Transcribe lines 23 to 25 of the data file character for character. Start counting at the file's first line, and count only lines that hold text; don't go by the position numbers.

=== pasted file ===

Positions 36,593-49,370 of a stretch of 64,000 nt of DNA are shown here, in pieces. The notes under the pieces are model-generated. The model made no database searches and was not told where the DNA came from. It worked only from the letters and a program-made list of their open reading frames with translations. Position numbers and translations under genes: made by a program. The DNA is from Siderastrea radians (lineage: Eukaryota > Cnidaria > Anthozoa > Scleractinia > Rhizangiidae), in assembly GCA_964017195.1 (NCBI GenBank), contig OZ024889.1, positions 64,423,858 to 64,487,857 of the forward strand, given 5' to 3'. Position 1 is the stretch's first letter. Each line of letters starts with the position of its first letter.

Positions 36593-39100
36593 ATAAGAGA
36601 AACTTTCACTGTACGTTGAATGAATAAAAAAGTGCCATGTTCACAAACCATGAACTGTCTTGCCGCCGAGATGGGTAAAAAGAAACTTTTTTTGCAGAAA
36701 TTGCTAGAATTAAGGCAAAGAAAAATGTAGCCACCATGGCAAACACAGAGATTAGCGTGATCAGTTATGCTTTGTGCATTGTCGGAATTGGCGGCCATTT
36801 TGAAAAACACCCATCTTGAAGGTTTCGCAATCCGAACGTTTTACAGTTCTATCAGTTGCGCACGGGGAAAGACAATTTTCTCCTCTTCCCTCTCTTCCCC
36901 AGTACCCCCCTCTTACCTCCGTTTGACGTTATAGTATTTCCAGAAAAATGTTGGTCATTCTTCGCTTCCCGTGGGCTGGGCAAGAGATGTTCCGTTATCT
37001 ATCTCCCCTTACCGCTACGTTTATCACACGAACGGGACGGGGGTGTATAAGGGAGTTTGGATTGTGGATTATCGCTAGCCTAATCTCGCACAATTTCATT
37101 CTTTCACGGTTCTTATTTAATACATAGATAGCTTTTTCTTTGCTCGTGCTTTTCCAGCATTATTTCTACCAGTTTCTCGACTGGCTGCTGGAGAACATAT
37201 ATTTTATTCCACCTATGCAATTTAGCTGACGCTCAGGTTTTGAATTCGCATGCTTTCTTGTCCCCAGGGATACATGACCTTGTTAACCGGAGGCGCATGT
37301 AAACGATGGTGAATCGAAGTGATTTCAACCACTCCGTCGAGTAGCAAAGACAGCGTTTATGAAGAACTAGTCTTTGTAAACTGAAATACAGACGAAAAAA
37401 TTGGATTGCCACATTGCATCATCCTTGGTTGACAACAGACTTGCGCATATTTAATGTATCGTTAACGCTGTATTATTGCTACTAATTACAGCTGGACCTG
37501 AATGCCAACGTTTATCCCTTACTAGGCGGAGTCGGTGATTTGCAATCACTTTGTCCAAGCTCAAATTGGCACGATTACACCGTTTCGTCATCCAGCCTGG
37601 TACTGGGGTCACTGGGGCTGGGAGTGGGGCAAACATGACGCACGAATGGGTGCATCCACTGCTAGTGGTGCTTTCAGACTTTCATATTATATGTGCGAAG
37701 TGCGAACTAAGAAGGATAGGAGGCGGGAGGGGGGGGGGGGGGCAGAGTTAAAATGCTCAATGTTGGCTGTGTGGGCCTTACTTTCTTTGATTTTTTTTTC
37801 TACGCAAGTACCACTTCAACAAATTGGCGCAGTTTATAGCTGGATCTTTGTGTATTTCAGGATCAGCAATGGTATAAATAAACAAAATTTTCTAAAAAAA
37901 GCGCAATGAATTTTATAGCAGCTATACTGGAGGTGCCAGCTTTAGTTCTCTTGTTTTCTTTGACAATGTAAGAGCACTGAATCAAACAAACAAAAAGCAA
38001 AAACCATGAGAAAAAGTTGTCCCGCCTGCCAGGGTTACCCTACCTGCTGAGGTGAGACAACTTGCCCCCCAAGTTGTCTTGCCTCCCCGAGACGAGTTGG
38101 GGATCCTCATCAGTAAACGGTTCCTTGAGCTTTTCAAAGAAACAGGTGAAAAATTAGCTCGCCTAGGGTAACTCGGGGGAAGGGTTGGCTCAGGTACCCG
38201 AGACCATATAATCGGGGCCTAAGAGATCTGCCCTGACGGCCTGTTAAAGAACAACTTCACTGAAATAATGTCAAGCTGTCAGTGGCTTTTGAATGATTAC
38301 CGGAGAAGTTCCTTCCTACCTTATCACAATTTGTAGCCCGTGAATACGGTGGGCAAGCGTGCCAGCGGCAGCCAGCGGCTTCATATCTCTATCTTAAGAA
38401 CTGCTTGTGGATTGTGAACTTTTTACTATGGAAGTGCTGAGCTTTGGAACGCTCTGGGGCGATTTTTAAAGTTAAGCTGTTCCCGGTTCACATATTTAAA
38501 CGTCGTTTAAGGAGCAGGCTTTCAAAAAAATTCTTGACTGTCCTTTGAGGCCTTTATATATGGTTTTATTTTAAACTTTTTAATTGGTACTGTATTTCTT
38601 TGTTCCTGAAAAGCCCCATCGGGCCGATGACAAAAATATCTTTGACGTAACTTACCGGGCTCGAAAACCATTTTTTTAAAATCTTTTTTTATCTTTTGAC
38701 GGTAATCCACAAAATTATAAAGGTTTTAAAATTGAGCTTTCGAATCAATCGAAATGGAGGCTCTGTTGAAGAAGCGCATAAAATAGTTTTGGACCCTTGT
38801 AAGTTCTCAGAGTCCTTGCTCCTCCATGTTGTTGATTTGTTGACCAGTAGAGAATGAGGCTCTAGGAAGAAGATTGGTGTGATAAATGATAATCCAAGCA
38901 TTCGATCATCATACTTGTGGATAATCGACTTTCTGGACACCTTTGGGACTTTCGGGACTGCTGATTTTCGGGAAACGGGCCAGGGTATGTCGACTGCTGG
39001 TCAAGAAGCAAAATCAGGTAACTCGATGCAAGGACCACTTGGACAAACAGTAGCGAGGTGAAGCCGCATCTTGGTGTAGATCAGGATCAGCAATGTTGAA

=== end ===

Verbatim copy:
38501 CGTCGTTTAAGGAGCAGGCTTTCAAAAAAATTCTTGACTGTCCTTTGAGGCCTTTATATATGGTTTTATTTTAAACTTTTTAATTGGTACTGTATTTCTT
38601 TGTTCCTGAAAAGCCCCATCGGGCCGATGACAAAAATATCTTTGACGTAACTTACCGGGCTCGAAAACCATTTTTTTAAAATCTTTTTTTATCTTTTGAC
38701 GGTAATCCACAAAATTATAAAGGTTTTAAAATTGAGCTTTCGAATCAATCGAAATGGAGGCTCTGTTGAAGAAGCGCATAAAATAGTTTTGGACCCTTGT